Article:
Follow us:
  1. Home
  2. News
  3. 2020
  4. February

News in February 2020

Browse by year

2020

Browse by month

Get trending consumer news and recalls

    By entering your email, you agree to sign up for consumer news, tips and giveaways from ConsumerAffairs. Unsubscribe at any time.

    Thank you, you have successfully subscribed to our newsletter! Enjoy reading our tips and recommendations.

    Kids who read by themselves each day score better on school tests

    Researchers found that books benefitted kids’ academic performance more than other reading materials

    While previous studies have highlighted the benefits of parents reading with their kids, a new study explored how reading independently can help kids in the classroom. 

    According to researchers, children scored higher on tests when they read books on a daily basis. Books are key, as other forms of reading, such as comics or magazines, didn’t yield the same academic results. 

    “In an increasingly digital world, it’s important that young people are encouraged to find time to read a good book,” said researcher John Jerrim. “Other less complex and less engaging forms of reading are unlikely to bring the same benefits for their cognitive development, and shouldn’t be counted as part of their reading time.” 

    Making reading a habit

    The researchers had 43,000 children between the ages of 10 and 11 participate in the study. The participants and their parents completed questionnaires that assessed the children’s typical reading habits, their attitudes towards reading and school, parents’ feelings about reading, and how often parents read. 

    The researchers compared responses to children’s standardized test scores and then reassessed the children when they were 13 and 14 years old. The study revealed that children who read books daily outperformed their classmates who either didn’t read or opted for magazines or comic books. 

    The researchers found that the increase in test scores matched an additional three months worth of formal schooling, which can ultimately benefit children as they continue through their studies. 

    “Although three months’ worth of progress may sound comparatively small to some people, it equates to more than 10 percent of the three academic secondary school years measured -- from when these young people are aged 11 years old to 14, which we know is a hugely developmental period,” Jerrim said.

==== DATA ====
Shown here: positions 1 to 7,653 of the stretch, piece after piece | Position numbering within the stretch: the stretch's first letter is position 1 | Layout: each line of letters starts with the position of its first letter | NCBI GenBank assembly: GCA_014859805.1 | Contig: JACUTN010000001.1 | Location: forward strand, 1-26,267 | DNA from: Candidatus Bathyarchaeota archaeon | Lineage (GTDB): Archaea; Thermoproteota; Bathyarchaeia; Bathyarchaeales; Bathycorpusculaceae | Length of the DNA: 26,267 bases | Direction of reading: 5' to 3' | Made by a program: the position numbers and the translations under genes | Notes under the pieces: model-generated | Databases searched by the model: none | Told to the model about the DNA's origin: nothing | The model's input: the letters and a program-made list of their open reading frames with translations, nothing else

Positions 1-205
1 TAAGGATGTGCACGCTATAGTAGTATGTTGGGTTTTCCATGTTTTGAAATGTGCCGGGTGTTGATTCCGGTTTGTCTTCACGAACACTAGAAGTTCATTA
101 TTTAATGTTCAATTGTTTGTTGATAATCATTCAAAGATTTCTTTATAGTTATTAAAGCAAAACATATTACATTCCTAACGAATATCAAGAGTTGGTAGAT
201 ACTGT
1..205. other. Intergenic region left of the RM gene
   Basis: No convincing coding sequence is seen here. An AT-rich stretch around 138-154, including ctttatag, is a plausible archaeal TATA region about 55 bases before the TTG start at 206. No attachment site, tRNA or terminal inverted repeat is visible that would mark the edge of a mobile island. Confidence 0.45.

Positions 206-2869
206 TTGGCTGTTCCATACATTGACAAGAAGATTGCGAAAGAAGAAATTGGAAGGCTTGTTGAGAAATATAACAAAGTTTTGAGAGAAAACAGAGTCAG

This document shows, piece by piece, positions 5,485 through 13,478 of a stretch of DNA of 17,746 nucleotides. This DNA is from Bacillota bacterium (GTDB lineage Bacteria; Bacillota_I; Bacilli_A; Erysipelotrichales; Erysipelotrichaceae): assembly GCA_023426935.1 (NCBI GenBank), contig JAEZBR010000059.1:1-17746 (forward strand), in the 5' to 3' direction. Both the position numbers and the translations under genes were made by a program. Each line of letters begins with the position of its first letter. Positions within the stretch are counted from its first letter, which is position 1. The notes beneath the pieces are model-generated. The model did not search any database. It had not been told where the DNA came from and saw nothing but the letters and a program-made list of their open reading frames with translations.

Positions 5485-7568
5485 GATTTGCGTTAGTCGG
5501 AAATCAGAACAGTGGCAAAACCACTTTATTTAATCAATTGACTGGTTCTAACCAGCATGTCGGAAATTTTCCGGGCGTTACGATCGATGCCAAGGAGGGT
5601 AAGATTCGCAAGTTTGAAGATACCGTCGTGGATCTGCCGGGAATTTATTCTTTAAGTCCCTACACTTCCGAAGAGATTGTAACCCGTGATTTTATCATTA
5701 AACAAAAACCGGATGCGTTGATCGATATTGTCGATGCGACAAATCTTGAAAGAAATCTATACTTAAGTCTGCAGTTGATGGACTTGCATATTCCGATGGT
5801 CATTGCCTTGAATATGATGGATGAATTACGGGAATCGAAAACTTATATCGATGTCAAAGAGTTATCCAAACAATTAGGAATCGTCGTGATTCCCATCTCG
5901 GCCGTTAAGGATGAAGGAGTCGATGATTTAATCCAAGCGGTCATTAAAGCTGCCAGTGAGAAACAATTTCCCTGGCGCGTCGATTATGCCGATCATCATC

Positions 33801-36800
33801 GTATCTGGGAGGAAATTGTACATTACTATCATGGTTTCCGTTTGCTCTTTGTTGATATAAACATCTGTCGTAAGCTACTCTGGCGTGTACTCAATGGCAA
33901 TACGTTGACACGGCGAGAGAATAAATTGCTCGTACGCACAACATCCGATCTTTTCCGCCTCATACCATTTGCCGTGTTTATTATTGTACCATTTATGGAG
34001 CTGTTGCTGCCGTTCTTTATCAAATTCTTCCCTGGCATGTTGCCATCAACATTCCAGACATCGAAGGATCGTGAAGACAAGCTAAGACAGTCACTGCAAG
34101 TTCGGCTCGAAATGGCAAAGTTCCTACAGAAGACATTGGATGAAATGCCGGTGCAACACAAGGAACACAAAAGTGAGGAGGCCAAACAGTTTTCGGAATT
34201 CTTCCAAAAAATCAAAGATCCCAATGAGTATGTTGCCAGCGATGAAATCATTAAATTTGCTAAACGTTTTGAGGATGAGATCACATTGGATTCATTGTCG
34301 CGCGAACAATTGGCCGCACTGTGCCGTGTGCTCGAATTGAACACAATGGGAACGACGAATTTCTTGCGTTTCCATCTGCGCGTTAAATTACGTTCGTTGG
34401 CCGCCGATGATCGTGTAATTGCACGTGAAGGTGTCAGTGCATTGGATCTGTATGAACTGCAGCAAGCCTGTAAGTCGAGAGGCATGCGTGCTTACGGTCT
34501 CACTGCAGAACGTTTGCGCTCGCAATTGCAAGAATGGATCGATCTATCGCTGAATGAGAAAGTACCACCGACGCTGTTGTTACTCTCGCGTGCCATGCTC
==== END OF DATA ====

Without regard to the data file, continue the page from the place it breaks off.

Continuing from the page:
Better math scores

    Reading regularly also boosted kids’ test scores in math, as they showed similar levels of progress on math exams over the course of the study.  

    The findings are proof that making reading a daily habit can help kids excel in the classroom, and books play a key role in that success. 

    “Reading is a fundamental skill that plays a key part in all our lives,” said researcher Luis Alejandro Lopez-Agudo. “Our results provide further evidence that it’s not only whether young people read or not that matters -- but also what they read.”  

    While previous studies have highlighted the benefits of parents reading with their kids, a new study explored how reading independently can help kids in th...
    Read lessRead more

    Get trending consumer news and recalls

      By entering your email, you agree to sign up for consumer news, tips and giveaways from ConsumerAffairs. Unsubscribe at any time.

      Thank you, you have successfully subscribed to our newsletter! Enjoy reading our tips and recommendations.

      Uber makes strong move toward improving driver and rider communication

      Easier prompts to follow and a foreign language translator will help travelers in a strange land

      If you’ve ever had an Uber pickup that went awry and left you hanging, the rideshare king has heard you loud and clear. On Thursday, Uber announced two new features that it says will make pickups “even more seamless.” 

      Upping focus and transparency

      The first upgrade is designed-based more than anything else, but Uber promises that it will deliver “greater focus and transparency into your ride’s arrival status.” What riders will now see is a sequence of rotating, actionable notifications regarding their pickup. The new information riders will have access to will include: 

      • How many minutes before the car arrives;

      • Exactly where the rider should meet the driver;

      • Suggestions on what landmarks to walk toward (which, especially for a vacationer in an unfamiliar city, is a huge plus); and

      • Instructions on things like the right exits to walk out of to get closer to where the driver will be pulling up at places like airports or stadiums.

      ¿Dónde está usted?

      Any traveler who’s tried to make the most out of Uber in a foreign city knows how problematic that can be. Uber’s heard that loud and clear, too.

      Up to now, any messages sent from a driver to a rider would appear in that driver’s language preference with no concern for the traveler at all. That’s all changing. The Uber app will now include a language translation feature (with more than 100 languages) that is designed to make it easier for riders to communicate with a foreign-speaking driver. 

      “We anticipate this being most helpful for drivers whose primary language isn’t English, and for riders that are traveling abroad outside the U.S.,” the company said. “Translation is available for pre-generated messages, and for any written message sent between a rider and driver.”

      If you’ve ever had an Uber pickup that went awry and left you hanging, the rideshare king has heard you loud and clear. On Thursday, Uber announced two new...
      Read lessRead more

      Walmart is reportedly preparing a membership program aimed at Amazon Prime

      The program could include free shipping and other perks

      Walmart appears to have abandoned its free, no-membership approach to compete with Amazon Prime.